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Power-Based Training

Bicycle Training Series Articles: All ABC Handouts ] 12 Beginners' Questions About Exercise ] ACE Tips ] Altitude Tents: How High the Risk? ] Aerobic Training ] Altitude Training for Sea-Level Competition ] Balance Training for Bicyclists ] Century Training ] Climbing & Descending ] Dealing With High Altitude ] Death Ride: Just-Made-It Schedule ] Economy & Efficiency ] Fitness Elements ] Heart-Rate-Based Training ] HIT Tips ] How to Perform VO2 Intervals ] How to Push Riders Uphill ] Isolated Leg Training ] Measuring Training Stress ] Overtraining ] Pacing ] [ Power-Based Training ] Recovery ] Road Racing Basics ] Six Climbing Positions ] Skills Training Principles ] Small Gears ] Sprint Weak? ] Stationary Training ] Stretching ] Tapering for Events ] Thresholds ] Time Trialing ] Torque-Based Training ] Training & Fitness Standards for Excellence ] Training Myths ] Warm Ups for Racing ] Weight Training ] Work of Breathing ] Workout Too Hard ]


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To see a typical article, check out the short Road Rash article.

This article is incorporated into the eBook HIT (High-Intensity Training) for Cyclists.

Information in this article is also available in the slide show Interval Training.
 


Power-Based Training (Introduction)


Power is the rate of work. Power monitors provide the best measure of muscular work.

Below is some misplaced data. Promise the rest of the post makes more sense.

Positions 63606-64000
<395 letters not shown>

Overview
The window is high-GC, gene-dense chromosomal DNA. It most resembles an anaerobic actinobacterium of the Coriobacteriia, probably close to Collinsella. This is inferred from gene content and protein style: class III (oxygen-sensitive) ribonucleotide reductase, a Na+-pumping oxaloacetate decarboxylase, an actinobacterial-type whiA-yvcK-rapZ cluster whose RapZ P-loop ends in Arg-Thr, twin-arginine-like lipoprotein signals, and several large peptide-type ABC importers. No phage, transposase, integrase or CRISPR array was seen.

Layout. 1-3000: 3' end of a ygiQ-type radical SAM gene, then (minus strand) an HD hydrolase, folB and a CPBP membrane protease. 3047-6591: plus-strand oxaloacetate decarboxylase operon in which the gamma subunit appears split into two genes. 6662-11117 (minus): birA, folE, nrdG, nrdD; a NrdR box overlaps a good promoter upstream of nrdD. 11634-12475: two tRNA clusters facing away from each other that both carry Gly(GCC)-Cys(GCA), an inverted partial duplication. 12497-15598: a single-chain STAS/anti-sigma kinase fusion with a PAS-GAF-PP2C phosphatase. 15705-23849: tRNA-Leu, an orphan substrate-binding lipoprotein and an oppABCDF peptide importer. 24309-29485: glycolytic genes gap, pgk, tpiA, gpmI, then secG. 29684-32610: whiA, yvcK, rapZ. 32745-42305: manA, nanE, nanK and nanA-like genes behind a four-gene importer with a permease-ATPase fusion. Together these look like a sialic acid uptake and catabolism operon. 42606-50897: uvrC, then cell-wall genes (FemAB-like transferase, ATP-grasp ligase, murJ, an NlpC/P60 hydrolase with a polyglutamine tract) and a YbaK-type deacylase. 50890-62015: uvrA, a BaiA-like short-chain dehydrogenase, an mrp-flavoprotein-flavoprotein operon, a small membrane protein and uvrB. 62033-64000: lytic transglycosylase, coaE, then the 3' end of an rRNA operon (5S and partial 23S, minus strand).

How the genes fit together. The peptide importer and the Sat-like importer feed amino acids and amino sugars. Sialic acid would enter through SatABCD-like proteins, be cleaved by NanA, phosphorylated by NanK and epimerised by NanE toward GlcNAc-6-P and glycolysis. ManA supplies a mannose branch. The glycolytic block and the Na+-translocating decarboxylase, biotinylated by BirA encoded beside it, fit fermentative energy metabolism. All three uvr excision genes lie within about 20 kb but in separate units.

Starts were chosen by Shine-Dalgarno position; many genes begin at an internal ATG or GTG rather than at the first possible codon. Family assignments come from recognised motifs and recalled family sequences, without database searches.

Power measurement provides immediate, effort-sensitive feedback. Unlike speed, it is unaffected by environmental conditions such as wind or elevation change. It is objective and can be very accurate.


Training Load and Race Predictor


Power measurement is the gold-standard measure of absolute workload.


Power is what gets you down the road. (Wind resistance, rolling resistance, and gravity hold you back.)


Hill climbing ability correlates well to aerobic power output divided by weight. Time trialing ability correlates well to aerobic power divided by frontal area. Sprinting ability correlates well to anaerobic power.


While other measures of intensity, such as perceived exertion or heart rate, can provide relative measures of individual workload intensity, they don’t predict performance.


Power-based testing is easy. Testing can help evaluate the effectiveness of training. Like VO2 max testing, power testing is valuable in predicting race performance. Unlike VO2 max testing, power testing can be portable and need not require a physiology lab.


Devices

Power measurement—traditionally available on laboratory ergometers—has been available on new- generation portable consumer devices for more than a decade.


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copyright Arnie Baker, MD,
1989-2012

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